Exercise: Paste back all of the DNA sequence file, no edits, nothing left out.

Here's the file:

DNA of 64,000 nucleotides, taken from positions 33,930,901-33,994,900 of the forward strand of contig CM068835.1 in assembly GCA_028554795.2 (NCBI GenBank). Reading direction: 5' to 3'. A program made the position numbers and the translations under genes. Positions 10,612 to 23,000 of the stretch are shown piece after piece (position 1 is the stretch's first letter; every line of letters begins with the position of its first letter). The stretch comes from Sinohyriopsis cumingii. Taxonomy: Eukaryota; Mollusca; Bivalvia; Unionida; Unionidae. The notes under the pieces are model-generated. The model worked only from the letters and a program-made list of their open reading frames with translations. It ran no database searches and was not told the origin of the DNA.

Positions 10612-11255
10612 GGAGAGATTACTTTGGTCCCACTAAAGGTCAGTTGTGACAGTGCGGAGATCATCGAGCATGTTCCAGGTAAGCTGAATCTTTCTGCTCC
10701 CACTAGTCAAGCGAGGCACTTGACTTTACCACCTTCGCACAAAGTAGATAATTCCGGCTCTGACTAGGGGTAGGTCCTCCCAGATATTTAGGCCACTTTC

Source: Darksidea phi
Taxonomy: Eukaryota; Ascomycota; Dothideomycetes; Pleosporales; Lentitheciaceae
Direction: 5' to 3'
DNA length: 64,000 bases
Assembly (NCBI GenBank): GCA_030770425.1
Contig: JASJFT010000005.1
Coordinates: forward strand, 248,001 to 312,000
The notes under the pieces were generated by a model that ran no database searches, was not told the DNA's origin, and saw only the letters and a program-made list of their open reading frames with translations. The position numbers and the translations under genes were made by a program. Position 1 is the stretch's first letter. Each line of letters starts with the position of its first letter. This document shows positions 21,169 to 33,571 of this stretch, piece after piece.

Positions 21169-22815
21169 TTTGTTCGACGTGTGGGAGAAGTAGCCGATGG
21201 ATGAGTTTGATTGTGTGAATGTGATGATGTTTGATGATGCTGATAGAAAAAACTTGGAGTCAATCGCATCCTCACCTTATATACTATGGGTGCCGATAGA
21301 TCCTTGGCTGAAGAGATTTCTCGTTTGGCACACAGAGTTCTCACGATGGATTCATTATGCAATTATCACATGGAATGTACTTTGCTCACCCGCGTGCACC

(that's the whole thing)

DNA of 64,000 nucleotides, taken from positions 33,930,901-33,994,900 of the forward strand of contig CM068835.1 in assembly GCA_028554795.2 (NCBI GenBank). Reading direction: 5' to 3'. A program made the position numbers and the translations under genes. Positions 10,612 to 23,000 of the stretch are shown piece after piece (position 1 is the stretch's first letter; every line of letters begins with the position of its first letter). The stretch comes from Sinohyriopsis cumingii. Taxonomy: Eukaryota; Mollusca; Bivalvia; Unionida; Unionidae. The notes under the pieces are model-generated. The model worked only from the letters and a program-made list of their open reading frames with translations. It ran no database searches and was not told the origin of the DNA.

Positions 10612-11255
10612 GGAGAGATTACTTTGGTCCCACTAAAGGTCAGTTGTGACAGTGCGGAGATCATCGAGCATGTTCCAGGTAAGCTGAATCTTTCTGCTCC
10701 CACTAGTCAAGCGAGGCACTTGACTTTACCACCTTCGCACAAAGTAGATAATTCCGGCTCTGACTAGGGGTAGGTCCTCCCAGATATTTAGGCCACTTTC

Source: Darksidea phi
Taxonomy: Eukaryota; Ascomycota; Dothideomycetes; Pleosporales; Lentitheciaceae
Direction: 5' to 3'
DNA length: 64,000 bases
Assembly (NCBI GenBank): GCA_030770425.1
Contig: JASJFT010000005.1
Coordinates: forward strand, 248,001 to 312,000
The notes under the pieces were generated by a model that ran no database searches, was not told the DNA's origin, and saw only the letters and a program-made list of their open reading frames with translations. The position numbers and the translations under genes were made by a program. Position 1 is the stretch's first letter. Each line of letters starts with the position of its first letter. This document shows positions 21,169 to 33,571 of this stretch, piece after piece.

Positions 21169-22815
21169 TTTGTTCGACGTGTGGGAGAAGTAGCCGATGG
21201 ATGAGTTTGATTGTGTGAATGTGATGATGTTTGATGATGCTGATAGAAAAAACTTGGAGTCAATCGCATCCTCACCTTATATACTATGGGTGCCGATAGA
21301 TCCTTGGCTGAAGAGATTTCTCGTTTGGCACACAGAGTTCTCACGATGGATTCATTATGCAATTATCACATGGAATGTACTTTGCTCACCCGCGTGCACC